Atlas Mavros Cables
Atlas cables are the latest in a long line of brands to promote Ohno Continuous Casting long crystal copper conductors. They are of fairly conventional construction, their interest lying in the use of a micro-porous PTFE dielectric, designed to reduce contact with the conductors, rather like the monofilament approach created by Nordost. Interestingly, Atlas also use the transmission speed measure first suggested by Nordost as an arbiter of cable quality, although they cite an “85% improvement” in transmission speed without clarifying what is being compared, as opposed to Nordost’s VL reference standard.
The interconnect cables use a twisted pair construction, the 7-nines OCC conductors insulated with the new mpPTFE compound before being wrapped in a natural cotton layer for mechanical damping, twin shields and a PVC outer jacket. Terminations are self-cleaning, silver-plated OCC copper RCA plugs. The speaker cables are a four-wire design to facilitate bi-wiring or shot-gun termination, two 3mm square and two 1.77mm square OCC/ mpPTFE conductors being wrapped in a single cotton/PVC sheath. Terminations are either OCC spades, crimped directly to the conductors to provide continuous material contact, or lightweight Z-plugs. Finished with a smooth, black fabric outer and understated hardware, the Atlas cables offer, a subtle, attractive appearance, while their flexibility helps them to be both unobtrusive and practical in use. There are no Mavros power cords as such, but Atlas supplied their standard IEC leads, using OCC conductors and conventional PTFE insulation.
With their emphasis on conductor quality and conventional construction, svelte appearance and familiar dimensions, the Mavros cables fly in the face of both the Magnan and Crystal approaches. However, in one other important respect, they surpass either; material continuity and consistency between the conductors and terminations across the entire signal path is second to none, the same OCC copper being employed throughout. This alone justifies their inclusion, whilst the promise of reduced dielectric effects is equally welcome. In practice, the Mavros cables had by far the most distinctive sound in this group, perhaps reflecting their more conventional construction and the close coupling of the conductors with a substantial and mechanically damped cylindrical construction. They present music with a big, bold and slightly forward clarity that majors on presence and impact. Dynamic heft and weight are immediately impressive and the overall effect is one of substance and immediacy. Detail and clarity are also first rate, rounding out exactly the sort of performance that will attract instant attention in the showroom.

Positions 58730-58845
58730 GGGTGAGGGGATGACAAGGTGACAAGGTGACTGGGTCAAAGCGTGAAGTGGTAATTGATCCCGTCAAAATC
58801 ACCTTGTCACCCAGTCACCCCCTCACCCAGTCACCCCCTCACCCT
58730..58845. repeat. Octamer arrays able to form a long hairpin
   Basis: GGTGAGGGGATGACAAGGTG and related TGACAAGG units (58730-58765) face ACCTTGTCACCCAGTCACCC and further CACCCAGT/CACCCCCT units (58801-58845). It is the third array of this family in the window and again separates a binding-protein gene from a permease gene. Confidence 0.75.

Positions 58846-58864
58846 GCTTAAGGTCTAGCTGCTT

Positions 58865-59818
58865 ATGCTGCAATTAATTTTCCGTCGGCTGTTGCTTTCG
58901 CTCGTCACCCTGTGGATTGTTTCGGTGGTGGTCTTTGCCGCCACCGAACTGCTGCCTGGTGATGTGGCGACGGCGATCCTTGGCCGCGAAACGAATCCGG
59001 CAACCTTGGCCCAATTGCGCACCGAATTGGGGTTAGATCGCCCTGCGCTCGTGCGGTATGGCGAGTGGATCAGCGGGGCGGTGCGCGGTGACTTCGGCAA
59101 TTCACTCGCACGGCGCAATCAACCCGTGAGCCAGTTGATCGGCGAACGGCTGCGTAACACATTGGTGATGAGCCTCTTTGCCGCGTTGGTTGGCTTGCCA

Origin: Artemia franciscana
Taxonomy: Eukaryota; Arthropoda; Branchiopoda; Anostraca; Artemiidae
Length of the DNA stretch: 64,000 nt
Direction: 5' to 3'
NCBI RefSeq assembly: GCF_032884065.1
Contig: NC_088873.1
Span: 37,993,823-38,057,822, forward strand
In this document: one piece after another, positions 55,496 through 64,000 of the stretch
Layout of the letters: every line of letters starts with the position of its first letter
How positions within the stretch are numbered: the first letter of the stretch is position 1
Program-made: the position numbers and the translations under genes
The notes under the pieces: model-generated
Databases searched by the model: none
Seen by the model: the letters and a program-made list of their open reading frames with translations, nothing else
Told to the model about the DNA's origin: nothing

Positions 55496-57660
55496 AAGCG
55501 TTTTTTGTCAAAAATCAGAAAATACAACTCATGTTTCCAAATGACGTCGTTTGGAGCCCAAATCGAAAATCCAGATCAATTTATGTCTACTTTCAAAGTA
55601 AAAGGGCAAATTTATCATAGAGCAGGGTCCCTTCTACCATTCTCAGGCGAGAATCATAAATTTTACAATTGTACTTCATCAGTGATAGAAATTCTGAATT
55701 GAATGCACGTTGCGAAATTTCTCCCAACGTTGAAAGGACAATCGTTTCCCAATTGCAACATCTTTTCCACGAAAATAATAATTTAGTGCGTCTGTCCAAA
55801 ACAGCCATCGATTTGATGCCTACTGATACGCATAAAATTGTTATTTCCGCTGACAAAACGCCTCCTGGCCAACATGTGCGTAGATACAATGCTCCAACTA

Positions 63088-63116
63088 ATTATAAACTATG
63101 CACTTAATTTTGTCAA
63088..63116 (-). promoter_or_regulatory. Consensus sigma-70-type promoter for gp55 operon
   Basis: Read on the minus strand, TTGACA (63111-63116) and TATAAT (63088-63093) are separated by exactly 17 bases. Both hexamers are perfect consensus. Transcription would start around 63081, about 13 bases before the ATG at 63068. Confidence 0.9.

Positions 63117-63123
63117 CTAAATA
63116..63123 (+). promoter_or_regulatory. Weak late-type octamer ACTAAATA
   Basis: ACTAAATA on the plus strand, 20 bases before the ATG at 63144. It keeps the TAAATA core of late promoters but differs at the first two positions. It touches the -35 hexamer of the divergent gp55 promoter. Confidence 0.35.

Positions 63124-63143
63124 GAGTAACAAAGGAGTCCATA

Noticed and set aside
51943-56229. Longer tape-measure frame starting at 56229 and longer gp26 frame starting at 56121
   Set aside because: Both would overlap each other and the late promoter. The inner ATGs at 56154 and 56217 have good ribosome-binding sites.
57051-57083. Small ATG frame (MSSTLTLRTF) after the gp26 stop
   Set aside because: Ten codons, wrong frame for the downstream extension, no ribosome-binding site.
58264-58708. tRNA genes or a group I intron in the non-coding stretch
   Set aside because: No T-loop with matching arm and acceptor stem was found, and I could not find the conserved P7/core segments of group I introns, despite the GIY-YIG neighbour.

But listen longer and a little deeper and you start to unearth the weaknesses hiding behind the bold front. Voices and instrument are big, solid and focused, but whilst you can hear exactly what TvZ is singing, as well as the rising and falling contribution of his sometime harmony singer, the actual relationship between the lead and backing vocal, the position of the two singers in the room, the dimensions of the room itself, are all much more equivocal. It’s odd, because the voice itself is mightily convincing, with a very realistic quality and presence – it is the relationship it bears to its recorded surroundings that’s more problematic.
This concentration on the source of each sound undermines the sense of acoustic space, a lack of dimensional coherence that overlaps into the temporal domain too. So playing the Art Pepper track, you don’t just miss the weighting of the piano phrase and its heavy bias on the final chord, the drums are detached and fail to really hit the off-beat their patterns are there to emphasize. In contrast, the dense mix and pile-driver momentum of ‘Copperhead Road’ are meat and drink to the Mavros cables, as they pile on the presence and energy, digging out the detail and hidden intricacy. At the same time, it doesn’t challenge the cables’ dynamic range in the same way that a solo voice and guitar does. The Atlas wires impose a subtle restraint on the signal’s dynamic range, so that things tend to be a bit “all loud” or “all quiet”, rather than allowing instruments played at different levels to coexist. It’s subtle enough that it will likely pass unnoticed without direct comparison, rather like the Crystal’s smoothing of dynamic jumps, but it does dilute the dynamic contrast and drama in a performance.
Which leaves us with something of a curate’s egg. Like the Magnan cables, an extent, the spatial and temporal coherence of the system in which they’re used. If their view of the world matches yours, or compensates for failings in your system, they might be the perfect fit. If you are after delicacy, intimacy, transparency or the sense of air and space in a recording; if your system needs help in those regards, then you might find the results a little clumsy and awkward. But if you want sheer substance and detail and don’t give a fig for the niceties of acoustic perspective or the subtle inner workings of an arrangement, the Mavros cables will be right up your street. Listen to them – but listen long and listen deep, to make sure that their obvious virtues aren’t bought at too steep a price elsewhere in the performance envelope.
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